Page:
According to the New York Times, Seattle is on the vanguard of a movement to make work environments more like libraries, where you're more apt to find a powerful executive tapping away on her laptop in a common area than behind a heavy wooden door, with a killer water view unshared by her charges. Such a bent toward democracy--spearheaded by the likes of the Gates Foundation, Frank Russell and NBBJ Architects--is balderdash; here are five reasons why the tradition of cordoned-off executive digs should roll on:
1. Sex. Without the closed-door office, where is the executive going to blow off steam by discreetly nailing one of her co-workers? This sort of indiscretion can only be safely practiced behind a thick, locked door with the blinds drawn. Also, have you ever tried browsing Internet porn behind the "wall" of a cubicle? A more democratic workplace is a less sexy workspace. And less sexy isn't good for productivity.
2. Drugs. Coffee might be for closers, but when a chief executive really needs to get fired up for a hostile takeover or motivational speech, she needs the freedom to break out the driver: cocaine. And without the privacy of a plush office, powering down a rail in a power suit is virtually impossible.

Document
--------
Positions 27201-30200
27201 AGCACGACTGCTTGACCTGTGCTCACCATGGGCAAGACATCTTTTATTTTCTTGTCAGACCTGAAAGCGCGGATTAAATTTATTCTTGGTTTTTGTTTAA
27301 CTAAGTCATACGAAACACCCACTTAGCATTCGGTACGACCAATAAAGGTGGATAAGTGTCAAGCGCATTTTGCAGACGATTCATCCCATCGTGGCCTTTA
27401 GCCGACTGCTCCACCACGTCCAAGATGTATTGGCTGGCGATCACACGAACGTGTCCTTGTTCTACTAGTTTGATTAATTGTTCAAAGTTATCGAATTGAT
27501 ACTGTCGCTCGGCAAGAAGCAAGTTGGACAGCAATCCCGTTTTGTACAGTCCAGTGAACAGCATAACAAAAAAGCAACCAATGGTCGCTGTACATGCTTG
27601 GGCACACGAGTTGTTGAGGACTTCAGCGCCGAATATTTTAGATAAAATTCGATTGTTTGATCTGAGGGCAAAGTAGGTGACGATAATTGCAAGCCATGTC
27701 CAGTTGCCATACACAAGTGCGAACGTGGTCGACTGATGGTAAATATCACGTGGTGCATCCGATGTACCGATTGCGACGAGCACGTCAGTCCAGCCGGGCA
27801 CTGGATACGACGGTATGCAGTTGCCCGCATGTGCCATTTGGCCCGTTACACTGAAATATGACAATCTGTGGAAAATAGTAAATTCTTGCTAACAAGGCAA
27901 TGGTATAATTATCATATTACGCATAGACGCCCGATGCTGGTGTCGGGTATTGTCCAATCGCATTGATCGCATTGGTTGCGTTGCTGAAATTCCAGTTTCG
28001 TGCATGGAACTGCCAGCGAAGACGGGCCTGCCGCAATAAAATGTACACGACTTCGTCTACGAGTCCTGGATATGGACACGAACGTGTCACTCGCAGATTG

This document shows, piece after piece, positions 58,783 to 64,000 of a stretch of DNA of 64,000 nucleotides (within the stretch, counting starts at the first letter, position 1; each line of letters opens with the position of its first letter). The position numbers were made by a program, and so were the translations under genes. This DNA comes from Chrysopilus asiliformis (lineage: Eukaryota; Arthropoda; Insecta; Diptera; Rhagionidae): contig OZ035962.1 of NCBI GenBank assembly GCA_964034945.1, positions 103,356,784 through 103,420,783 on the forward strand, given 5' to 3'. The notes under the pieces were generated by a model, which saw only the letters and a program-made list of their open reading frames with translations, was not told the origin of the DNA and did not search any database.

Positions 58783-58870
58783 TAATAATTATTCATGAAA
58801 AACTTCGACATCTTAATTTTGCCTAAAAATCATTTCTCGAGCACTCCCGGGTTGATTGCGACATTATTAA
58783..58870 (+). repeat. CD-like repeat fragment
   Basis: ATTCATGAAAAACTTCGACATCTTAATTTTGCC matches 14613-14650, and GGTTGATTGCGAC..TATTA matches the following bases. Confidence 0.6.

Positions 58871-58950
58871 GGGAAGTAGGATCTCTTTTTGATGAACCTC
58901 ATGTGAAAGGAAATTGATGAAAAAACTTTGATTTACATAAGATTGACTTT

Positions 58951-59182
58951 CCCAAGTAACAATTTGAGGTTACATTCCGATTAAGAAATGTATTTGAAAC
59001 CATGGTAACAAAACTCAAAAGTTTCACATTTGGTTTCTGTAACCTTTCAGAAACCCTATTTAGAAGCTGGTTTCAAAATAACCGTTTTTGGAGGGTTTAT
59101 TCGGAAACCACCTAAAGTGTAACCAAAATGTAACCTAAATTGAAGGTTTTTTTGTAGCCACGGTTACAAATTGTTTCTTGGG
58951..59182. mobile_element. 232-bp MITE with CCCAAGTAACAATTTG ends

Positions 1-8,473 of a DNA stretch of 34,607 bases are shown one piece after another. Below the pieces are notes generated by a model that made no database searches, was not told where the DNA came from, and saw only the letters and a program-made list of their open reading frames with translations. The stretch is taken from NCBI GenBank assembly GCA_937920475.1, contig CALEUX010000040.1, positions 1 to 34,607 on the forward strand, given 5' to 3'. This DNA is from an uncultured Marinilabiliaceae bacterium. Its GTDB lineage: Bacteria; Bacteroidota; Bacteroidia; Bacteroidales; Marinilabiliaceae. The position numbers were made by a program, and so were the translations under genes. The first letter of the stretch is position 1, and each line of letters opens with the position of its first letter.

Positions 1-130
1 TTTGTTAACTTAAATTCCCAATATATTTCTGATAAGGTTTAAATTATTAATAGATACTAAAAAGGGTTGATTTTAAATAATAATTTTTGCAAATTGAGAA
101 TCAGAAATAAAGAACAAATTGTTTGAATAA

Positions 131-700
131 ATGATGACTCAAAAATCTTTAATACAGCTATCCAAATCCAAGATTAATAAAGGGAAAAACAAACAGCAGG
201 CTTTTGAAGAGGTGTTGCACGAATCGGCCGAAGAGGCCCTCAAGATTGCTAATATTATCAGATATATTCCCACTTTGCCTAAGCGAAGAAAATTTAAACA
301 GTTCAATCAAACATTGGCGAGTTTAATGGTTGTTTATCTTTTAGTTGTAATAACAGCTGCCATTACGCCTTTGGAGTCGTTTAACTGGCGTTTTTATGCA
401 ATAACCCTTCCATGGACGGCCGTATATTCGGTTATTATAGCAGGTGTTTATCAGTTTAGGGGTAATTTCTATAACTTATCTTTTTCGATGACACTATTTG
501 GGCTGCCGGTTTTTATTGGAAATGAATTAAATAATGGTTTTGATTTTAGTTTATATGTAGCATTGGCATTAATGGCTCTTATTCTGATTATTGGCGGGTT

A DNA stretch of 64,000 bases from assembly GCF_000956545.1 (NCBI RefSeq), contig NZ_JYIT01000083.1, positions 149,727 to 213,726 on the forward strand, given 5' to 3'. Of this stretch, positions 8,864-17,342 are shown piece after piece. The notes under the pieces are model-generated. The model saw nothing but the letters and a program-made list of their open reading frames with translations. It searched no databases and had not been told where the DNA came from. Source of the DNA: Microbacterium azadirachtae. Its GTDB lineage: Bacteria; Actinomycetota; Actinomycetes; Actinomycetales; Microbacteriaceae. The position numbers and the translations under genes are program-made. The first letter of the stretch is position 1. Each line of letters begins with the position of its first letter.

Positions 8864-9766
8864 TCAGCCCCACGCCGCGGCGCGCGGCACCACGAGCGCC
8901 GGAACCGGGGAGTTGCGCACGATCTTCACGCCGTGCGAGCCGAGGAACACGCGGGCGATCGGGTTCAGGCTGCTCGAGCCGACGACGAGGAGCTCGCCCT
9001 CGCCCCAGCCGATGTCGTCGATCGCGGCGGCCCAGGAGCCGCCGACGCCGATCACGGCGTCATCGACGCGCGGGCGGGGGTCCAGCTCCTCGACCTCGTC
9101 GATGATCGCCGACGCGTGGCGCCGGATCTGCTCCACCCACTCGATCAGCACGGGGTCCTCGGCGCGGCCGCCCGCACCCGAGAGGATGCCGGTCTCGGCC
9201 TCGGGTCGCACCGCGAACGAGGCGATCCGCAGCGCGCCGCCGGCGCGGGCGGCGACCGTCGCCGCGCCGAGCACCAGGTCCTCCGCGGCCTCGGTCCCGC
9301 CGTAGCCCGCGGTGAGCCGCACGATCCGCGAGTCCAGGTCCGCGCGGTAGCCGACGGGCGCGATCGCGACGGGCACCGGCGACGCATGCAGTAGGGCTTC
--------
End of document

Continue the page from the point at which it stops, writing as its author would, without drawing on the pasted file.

3. Booze. Nothing limbers up a crucial chat with an employee or prospective client like a couple relaxing tumblers of Scotch enjoyed on a leather couch with a zillion-dollar view. Can this be accomplished in a cubicle? Absolutely not.
4. Sleeping. In a 24/7 economy, power naps are necessary for the executive who hopes to maintain power. And in order for the executive to maximize her REM, the ability to slip out of a pencil skirt and into silk pajamas is a must.
5. Shouting. Diplomacy, shmiplomacy: Some business situations call for shouting "I will fucking destroy you!" multiple times at the top of your lungs. This is where a soundproofed door really comes in handy, and a Bloombergian "cluster" doesn't.